Quickies

Quickies: The Prevalence of Gendered Toys, an Interview with Syed Family (from Serial Podcast), and Mexican Farm Workers

  • Product of Mexico – “Farm exports to the U.S. from Mexico have tripled to $7.6 billion in the last decade, enriching agribusinesses, distributors and retailers. American consumers get all the salsa, squash and melons they can eat at affordable prices. And top U.S. brands — Wal-Mart, Whole Foods, Subway and Safeway, among many others — profit from produce they have come to depend on. These corporations say their Mexican suppliers have committed to decent treatment and living conditions for workers. But a Los Angeles Times investigation found that for thousands of farm laborers south of the border, the export boom is a story of exploitation and extreme hardship.”
  • Bitch in a Box: Gift Guides for Feminists – Gift guides are probably my favorite thing about the holiday season. Check out all of these guides from Bitch Magazine!
  • Toys Are More Divided by Gender Now Than They Were 50 Years Ago – “When it comes to buying gifts for children, everything is color-coded: Rigid boundaries segregate brawny blue action figures from pretty pink princesses, and most assume that this is how it’s always been. But in fact, the princess role that’s ubiquitous in girls’ toys today was exceedingly rare prior to the 1990s—and the marketing of toys is more gendered now than even 50 years ago, when gender discrimination and sexism were the norm.”
  • Mistaken Identities Plague Lab Work With Human Cells – “There’s a major flaw in many medical research studies that seems so basic that you’d think scientists would be smart enough to avoid it. It turns out that cells studied in the laboratory often get mixed up. A researcher who thinks she is studying breast cancer cells might in fact be using melanoma cells. It’s a surprisingly common problem — even in some of the top scientific labs.”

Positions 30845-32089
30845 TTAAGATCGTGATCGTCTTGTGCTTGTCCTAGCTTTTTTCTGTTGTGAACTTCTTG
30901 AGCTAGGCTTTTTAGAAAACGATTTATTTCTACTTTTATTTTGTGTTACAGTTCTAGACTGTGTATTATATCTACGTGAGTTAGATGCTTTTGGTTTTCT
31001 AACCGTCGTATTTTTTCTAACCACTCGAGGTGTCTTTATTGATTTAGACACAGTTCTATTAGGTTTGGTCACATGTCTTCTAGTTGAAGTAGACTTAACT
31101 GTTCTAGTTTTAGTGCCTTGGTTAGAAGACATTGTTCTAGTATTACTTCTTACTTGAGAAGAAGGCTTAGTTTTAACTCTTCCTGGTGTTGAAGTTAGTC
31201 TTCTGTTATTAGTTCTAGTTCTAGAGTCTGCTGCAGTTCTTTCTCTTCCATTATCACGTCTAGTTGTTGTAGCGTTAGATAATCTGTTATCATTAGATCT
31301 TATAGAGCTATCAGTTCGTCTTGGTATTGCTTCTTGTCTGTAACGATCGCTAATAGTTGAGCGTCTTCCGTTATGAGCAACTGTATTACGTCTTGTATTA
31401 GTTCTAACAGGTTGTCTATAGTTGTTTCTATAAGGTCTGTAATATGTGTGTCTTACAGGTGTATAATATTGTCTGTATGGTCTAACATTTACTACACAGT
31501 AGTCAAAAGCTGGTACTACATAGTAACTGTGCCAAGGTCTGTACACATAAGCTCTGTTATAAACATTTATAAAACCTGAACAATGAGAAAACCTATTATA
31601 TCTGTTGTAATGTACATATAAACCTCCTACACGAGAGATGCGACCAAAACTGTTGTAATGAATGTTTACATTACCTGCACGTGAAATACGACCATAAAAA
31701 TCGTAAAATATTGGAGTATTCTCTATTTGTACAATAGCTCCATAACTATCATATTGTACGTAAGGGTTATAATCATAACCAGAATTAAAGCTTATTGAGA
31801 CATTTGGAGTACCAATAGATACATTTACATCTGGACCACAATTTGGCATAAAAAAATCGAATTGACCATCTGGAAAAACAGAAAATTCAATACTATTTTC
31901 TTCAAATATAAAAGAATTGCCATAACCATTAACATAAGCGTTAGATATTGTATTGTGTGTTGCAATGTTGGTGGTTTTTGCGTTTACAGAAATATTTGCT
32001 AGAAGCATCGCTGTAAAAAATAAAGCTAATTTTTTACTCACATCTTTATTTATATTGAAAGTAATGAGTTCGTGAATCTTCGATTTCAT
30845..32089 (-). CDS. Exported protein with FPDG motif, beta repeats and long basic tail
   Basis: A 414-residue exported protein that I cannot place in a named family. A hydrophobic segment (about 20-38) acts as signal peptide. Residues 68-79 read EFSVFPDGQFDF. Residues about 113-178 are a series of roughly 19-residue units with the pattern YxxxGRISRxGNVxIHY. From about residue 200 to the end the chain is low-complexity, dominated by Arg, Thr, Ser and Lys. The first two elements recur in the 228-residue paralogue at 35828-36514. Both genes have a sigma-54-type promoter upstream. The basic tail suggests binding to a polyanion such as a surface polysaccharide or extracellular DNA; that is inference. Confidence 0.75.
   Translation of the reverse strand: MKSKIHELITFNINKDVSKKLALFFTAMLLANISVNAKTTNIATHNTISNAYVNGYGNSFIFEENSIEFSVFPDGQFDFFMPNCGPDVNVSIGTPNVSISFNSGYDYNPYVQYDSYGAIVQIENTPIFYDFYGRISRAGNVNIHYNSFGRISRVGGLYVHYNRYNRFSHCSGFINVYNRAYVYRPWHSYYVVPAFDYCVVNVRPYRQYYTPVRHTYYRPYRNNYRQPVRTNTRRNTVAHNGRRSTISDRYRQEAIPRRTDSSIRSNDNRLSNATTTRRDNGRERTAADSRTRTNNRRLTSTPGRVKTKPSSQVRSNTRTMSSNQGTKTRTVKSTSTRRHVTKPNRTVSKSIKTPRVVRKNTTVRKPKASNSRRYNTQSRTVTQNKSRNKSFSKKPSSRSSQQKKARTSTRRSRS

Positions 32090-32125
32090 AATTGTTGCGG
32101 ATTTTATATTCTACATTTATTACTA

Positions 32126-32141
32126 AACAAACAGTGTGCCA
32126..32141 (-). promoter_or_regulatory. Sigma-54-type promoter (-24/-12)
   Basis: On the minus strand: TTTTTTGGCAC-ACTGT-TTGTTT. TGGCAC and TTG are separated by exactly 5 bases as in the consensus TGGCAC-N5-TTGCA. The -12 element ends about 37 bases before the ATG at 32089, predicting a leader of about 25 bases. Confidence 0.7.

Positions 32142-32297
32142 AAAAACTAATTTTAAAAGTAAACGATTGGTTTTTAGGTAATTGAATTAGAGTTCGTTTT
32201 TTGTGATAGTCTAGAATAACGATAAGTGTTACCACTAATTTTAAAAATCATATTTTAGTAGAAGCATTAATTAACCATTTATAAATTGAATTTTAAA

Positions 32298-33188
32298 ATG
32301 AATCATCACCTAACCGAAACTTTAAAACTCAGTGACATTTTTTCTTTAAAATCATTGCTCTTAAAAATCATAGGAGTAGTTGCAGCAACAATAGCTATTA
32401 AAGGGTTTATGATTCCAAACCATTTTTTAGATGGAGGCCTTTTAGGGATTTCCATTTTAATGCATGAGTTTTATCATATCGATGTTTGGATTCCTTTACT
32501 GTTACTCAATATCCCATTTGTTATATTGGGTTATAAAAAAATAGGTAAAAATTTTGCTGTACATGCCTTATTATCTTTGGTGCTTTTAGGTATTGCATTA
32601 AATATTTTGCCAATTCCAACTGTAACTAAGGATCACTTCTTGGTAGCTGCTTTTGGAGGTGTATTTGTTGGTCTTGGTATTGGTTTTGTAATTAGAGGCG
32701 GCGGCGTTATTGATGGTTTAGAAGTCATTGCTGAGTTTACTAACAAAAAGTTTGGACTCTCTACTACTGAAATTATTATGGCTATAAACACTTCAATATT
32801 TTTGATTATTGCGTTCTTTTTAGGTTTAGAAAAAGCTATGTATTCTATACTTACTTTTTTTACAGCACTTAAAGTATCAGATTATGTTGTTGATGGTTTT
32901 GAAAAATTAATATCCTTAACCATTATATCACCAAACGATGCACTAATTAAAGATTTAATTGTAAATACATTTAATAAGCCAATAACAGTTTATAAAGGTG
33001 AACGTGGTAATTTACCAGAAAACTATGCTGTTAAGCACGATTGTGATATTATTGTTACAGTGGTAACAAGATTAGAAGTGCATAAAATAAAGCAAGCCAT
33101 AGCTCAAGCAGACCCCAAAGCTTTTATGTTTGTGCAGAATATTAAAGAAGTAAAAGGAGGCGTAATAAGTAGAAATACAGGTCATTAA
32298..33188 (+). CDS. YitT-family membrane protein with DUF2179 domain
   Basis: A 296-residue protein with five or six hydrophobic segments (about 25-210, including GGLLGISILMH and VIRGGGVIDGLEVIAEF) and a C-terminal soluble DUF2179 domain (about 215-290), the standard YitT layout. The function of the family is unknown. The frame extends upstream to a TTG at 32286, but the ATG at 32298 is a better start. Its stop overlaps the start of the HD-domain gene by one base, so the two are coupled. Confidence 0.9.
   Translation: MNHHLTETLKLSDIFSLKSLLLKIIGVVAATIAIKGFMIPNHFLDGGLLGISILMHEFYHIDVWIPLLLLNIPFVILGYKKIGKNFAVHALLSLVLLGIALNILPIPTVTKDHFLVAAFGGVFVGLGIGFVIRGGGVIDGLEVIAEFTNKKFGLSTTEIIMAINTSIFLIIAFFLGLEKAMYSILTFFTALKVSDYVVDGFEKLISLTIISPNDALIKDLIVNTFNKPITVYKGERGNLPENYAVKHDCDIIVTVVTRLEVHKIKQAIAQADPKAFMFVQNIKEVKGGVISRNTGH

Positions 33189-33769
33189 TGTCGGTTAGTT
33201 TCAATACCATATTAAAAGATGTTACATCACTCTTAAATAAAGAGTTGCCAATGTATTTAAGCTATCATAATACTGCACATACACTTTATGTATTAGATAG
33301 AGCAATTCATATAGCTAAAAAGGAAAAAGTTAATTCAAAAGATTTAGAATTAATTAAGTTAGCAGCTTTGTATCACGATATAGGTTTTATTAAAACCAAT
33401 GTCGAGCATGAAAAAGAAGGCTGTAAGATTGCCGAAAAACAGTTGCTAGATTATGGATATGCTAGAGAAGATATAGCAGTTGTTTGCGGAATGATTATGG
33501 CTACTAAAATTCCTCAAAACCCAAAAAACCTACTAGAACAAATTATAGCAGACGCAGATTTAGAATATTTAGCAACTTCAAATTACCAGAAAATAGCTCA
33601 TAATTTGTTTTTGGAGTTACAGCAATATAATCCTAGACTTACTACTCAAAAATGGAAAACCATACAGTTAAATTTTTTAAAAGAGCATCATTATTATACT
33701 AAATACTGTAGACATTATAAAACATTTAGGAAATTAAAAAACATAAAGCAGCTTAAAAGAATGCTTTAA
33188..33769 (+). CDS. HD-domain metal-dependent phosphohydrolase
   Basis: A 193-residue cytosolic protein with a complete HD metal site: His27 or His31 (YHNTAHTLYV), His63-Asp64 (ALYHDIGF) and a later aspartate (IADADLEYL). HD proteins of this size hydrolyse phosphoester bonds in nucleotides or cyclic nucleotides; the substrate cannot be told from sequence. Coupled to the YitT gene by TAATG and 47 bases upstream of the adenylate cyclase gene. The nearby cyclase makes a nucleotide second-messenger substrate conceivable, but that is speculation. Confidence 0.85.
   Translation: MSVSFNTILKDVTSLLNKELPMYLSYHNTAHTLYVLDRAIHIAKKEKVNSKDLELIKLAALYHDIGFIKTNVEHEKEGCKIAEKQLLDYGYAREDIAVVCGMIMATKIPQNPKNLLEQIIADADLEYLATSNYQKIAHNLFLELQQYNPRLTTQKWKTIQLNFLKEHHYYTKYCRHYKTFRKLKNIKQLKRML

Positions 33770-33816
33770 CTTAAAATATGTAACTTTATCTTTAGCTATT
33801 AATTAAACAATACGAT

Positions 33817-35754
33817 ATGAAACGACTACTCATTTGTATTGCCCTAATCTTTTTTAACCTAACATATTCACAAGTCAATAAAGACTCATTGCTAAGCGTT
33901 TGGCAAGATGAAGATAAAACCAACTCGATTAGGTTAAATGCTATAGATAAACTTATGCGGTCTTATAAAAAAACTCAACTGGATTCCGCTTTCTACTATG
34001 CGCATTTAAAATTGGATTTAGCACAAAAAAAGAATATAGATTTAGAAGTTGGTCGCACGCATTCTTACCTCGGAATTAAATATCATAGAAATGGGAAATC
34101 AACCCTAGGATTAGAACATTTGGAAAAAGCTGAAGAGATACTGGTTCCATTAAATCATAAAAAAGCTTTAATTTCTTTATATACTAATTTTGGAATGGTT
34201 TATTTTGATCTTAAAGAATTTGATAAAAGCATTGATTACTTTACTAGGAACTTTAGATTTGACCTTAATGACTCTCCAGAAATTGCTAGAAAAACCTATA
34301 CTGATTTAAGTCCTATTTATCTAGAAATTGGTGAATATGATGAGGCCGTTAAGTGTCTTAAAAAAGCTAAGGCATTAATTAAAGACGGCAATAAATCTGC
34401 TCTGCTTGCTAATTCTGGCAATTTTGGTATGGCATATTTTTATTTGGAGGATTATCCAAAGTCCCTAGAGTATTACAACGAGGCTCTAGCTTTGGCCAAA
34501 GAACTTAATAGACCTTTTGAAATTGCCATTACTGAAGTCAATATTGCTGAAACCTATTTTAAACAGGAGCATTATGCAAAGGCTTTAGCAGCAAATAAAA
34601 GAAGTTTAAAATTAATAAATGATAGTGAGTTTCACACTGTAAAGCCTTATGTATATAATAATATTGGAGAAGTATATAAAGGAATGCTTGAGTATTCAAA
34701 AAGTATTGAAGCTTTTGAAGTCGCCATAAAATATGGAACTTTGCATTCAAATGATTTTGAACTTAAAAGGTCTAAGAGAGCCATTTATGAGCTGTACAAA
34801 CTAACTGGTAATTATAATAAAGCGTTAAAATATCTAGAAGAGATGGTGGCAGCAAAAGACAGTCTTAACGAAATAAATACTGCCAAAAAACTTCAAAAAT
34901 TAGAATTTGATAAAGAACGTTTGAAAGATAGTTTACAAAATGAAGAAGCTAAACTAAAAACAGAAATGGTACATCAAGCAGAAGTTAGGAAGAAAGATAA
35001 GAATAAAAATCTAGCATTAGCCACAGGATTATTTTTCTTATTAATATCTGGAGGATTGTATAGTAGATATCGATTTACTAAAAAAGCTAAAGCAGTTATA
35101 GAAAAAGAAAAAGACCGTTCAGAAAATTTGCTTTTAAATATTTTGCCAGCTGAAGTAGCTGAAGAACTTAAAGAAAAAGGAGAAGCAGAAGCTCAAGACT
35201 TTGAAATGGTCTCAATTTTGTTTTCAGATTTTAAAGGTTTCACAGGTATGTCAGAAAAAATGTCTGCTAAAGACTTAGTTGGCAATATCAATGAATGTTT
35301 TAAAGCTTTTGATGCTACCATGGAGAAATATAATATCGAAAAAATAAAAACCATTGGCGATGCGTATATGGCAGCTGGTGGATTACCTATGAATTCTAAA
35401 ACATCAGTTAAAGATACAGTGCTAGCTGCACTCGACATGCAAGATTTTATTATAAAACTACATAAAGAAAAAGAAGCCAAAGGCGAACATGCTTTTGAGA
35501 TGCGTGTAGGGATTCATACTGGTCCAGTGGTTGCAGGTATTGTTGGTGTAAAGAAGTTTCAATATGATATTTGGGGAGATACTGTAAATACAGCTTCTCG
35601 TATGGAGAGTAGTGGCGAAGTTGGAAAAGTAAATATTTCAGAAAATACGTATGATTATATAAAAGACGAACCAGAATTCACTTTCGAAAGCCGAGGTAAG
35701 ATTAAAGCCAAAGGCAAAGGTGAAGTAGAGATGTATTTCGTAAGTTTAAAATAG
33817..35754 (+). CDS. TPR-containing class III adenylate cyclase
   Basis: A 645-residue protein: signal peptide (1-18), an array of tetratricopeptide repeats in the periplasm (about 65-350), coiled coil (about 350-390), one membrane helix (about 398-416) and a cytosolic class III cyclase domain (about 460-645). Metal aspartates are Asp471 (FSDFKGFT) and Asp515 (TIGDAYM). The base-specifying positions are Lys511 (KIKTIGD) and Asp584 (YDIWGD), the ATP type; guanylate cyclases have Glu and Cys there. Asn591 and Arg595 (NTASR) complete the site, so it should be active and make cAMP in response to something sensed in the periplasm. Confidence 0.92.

• Serial: The Syed family on their pain and the ‘five million detectives trying to work out if Adnan is a psychopath’ – “The podcast exploring the case of Adnan Syed, who was convicted of the 1999 murder of his ex-girlfriend Hae Min Lee, has become a global phenomenon. In an exclusive interview, Adnan’s family talk to Jon Ronson about listening to Serial, toxic Reddit threads and how his imprisonment has destroyed their lives”
  • You Can Vote For Lego To Make More Female Scientists – Head over to the Lego site to vote for this new set of female scientists! (Maybe they will actually make enough so that people can buy them instead of waiting for them to be sold at ridiculous prices by ebay poachers.)
  • What If Atheists Were Defined By Their Actions? – “These different ways of defining categories of people — and in particular the category “atheist” — form the backdrop to an interesting episode of the Rationally Speaking podcast in which co-hosts Julia Galef and Massimo Pigliucci query astrophysicist Neil deGrasse Tyson on his resistance to identifying (or being identified) as an atheist.”

Featured Image

Mary

Mary Brock works as an Immunology scientist by day and takes care of a pink-loving princess child by night. She likes cloudy days, crafting, cooking, and Fall weather in New England.

Related Articles

2 Comments

  1. I remember that back in the 1980’s there were toys for kids. They don’t exist anymore. Nowadays there are toys for boys and toys for girls (and never the twain shall meet). But good marketing, because no family would let their little boy use their sister’s pink stuff, let’s go and buy it a second time!

  2. When I was managing a store for a relatively large baby retailer, we were visited by a carseat vendor who told us that market research shows that companies can charge up to 50% more than they would normally, simply because people will pay more for gendered options.

    I have no idea how accurate that statistic is, but the implication that we are actually willing to pay more for things that reinforce traditional stereotypes is simply mind-boggling to me.

Leave a Reply

You May Also Enjoy

Close
Close